Republicans are far more likely than Democrats to own guns. Nearly a third of Republicans (31%) say they personally own a gun, rifle or pistol; that compares with just 16% of Democrats. But even among Republicans who do not own guns, there is far less support for gun control generally – and more support for states being permitted to ignore federal gun laws – than among independents or Democrats.
Far fewer Republicans say that stricter gun laws would reduce the number of accidental deaths caused by guns than did so 20 years ago. Just 32% of Republicans say that stricter gun laws would reduce the number of accidental gun deaths; in 1993, 61% said tougher laws would cut down on gun-related deaths from accidents and suicides. Among Democrats, there has been virtually no change in opinions about this over the past 20 years; 74% say stricter gun laws would reduce the number of accidental deaths caused by guns, little changed from 76% in 1993.
This is consistent with a widening partisan divide in overall attitudes about whether it is more important to control gun ownership or protect the rights of Americans to own guns. Twenty years ago, there was a partisan gap of 20 points in the percentages of Republicans (45%) and Democrats (25%) prioritizing gun rights. Today, the gap has grown to 52 points; 74% of Republicans say it is more important to protect gun rights than to control gun ownership, compared with 22% of Democrats.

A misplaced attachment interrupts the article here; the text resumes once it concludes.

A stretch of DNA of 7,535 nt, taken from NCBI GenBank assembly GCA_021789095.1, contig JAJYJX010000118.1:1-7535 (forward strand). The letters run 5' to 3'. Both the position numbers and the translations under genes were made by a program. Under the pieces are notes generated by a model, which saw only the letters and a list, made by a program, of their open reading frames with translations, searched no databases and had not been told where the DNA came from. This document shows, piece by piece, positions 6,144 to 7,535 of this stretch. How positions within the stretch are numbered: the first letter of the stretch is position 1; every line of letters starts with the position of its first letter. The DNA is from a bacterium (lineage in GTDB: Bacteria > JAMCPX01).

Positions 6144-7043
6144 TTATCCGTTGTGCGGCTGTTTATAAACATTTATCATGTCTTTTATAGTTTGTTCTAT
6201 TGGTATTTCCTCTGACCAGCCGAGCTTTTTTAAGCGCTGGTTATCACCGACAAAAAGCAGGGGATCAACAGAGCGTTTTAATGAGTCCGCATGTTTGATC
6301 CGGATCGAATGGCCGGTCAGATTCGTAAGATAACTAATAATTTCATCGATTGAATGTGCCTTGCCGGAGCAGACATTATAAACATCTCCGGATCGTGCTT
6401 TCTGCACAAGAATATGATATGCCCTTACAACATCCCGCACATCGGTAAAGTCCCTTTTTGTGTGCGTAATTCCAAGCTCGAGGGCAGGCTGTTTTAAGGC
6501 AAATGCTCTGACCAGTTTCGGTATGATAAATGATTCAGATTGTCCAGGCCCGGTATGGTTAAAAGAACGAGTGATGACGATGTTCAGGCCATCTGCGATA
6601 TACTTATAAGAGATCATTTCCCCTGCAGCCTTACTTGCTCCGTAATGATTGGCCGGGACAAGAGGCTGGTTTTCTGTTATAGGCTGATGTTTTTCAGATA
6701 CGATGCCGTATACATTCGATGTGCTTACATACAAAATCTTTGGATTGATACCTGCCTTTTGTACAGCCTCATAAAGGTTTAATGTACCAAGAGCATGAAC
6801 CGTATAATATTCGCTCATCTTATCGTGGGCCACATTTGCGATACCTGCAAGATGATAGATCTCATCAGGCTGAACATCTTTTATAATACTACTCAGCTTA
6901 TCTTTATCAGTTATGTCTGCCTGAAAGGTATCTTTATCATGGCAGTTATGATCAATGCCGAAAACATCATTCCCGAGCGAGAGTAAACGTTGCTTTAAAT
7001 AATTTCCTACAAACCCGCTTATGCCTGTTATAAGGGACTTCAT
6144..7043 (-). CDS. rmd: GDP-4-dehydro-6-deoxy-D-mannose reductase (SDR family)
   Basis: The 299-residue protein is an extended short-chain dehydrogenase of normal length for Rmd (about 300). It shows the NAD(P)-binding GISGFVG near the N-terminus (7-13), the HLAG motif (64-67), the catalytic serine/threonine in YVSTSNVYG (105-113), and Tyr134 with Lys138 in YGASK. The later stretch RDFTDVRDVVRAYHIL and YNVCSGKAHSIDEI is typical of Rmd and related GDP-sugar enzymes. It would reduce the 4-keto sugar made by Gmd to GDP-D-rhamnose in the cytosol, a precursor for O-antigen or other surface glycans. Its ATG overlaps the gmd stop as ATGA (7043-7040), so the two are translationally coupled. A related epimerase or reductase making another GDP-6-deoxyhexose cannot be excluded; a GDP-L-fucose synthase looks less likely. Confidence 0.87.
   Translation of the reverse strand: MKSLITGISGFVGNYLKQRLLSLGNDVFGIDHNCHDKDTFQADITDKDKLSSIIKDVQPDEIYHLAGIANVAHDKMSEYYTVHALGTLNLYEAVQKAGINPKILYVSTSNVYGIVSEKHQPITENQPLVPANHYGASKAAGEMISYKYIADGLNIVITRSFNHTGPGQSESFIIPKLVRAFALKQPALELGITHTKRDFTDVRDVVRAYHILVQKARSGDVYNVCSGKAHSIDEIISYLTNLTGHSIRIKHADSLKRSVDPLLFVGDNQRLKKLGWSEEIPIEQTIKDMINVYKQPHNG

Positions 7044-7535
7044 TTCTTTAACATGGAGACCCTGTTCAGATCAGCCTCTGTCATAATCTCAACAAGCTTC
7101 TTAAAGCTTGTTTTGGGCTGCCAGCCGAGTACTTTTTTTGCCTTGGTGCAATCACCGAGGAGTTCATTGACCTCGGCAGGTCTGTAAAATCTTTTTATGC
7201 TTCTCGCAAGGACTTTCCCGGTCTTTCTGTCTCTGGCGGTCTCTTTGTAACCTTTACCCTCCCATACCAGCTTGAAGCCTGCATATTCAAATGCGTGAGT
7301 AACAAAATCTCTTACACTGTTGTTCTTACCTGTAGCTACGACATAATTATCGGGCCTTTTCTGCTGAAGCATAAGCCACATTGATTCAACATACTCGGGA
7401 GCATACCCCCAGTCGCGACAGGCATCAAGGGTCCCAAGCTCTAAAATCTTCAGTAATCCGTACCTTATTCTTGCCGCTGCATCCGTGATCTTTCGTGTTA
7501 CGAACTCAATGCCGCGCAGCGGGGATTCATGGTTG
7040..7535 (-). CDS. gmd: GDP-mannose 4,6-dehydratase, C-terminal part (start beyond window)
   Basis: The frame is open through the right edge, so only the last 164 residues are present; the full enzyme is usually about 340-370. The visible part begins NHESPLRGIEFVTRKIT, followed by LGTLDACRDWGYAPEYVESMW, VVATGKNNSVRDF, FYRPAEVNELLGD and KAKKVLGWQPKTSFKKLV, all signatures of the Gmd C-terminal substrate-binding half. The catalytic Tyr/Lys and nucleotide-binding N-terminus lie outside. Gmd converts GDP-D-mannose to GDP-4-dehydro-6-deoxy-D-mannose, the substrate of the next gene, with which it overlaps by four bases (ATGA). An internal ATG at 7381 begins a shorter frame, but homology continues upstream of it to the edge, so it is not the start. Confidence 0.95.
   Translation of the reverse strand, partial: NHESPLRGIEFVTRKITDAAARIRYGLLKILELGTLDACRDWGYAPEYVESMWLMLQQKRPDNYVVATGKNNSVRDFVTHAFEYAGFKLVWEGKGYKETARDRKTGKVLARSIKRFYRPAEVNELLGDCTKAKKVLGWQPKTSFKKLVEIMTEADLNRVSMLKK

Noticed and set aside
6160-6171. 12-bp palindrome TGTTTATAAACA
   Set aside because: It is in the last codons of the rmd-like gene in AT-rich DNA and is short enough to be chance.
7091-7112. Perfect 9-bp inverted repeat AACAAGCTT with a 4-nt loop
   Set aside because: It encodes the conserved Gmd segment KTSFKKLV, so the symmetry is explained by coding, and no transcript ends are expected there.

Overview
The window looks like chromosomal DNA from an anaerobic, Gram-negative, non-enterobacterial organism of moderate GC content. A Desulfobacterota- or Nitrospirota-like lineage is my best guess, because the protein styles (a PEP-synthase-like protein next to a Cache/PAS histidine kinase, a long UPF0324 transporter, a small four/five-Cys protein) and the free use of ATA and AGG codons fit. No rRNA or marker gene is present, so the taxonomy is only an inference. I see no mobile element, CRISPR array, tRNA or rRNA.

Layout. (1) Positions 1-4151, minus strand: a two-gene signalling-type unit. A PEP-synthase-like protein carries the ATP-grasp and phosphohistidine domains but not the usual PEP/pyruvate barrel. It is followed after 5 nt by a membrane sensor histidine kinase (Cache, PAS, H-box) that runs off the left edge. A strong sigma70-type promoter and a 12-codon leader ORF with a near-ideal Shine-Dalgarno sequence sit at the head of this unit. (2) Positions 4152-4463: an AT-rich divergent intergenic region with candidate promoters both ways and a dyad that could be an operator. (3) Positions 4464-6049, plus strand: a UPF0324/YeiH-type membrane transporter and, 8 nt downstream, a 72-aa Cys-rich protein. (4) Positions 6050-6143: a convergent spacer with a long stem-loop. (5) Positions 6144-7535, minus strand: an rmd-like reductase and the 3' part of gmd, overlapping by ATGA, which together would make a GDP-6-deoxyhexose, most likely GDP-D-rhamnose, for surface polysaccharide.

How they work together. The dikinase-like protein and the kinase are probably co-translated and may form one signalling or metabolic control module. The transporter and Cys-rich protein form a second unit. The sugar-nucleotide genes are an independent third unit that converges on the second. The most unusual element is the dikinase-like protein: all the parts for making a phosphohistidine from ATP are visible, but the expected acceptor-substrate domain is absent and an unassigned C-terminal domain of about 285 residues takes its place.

How Gun Owners and Non-Gun Owners Feel about Guns
About a quarter of Americans (24%) say they personally own a gun, rifle or pistol; another 13% say another person in their household has a gun. Most Americans (57%) say they do not have a gun in their household. Gun ownership rates differ by gender, region, age, race, ethnicity and other demographics (See Section 3 of this report).Gun owners increasingly cite protection as the main reason they own a gun. And a large percentage (79%) say having a gun makes them feel safer. At the same time, nearly as many (78%) say that owning a gun is something they enjoy.
Those in gun-owning households who do not personally own guns derive far less enjoyment from having a gun; just 43% say this is something that they enjoy. But more than six-in-ten (64%) say that having a gun in their home makes them feel safer.
Relatively few people in gun-owning households – either gun owners or non-gun-owners– say having a gun in the home makes them feel uncomfortable. Just 7% of gun owners and 9% of non-gun owners living in gun households say having a gun in the home makes them feel uncomfortable.
There are sizable partisan and gender differences in these opinions: 58% of Republicans in households without guns say they would be comfortable having a gun in their home, compared with 30% of Democrats. Nearly half (49%) of men in households without guns say they would be comfortable with a gun in their home; just a third (33%) of women in non-gun households say this.
While protection is a major reason that gun owners give for having a weapon, safety also is a top concern among those in non-gun households who express discomfort with having a gun in their home. Among those in non-gun households who would be uncomfortable having a gun, 39% say the reason they would be uncomfortable is the risk of an accident, including 29% who specifically mention concerns about children. Another 22% have more general concerns about the dangers posed by guns or gun safety.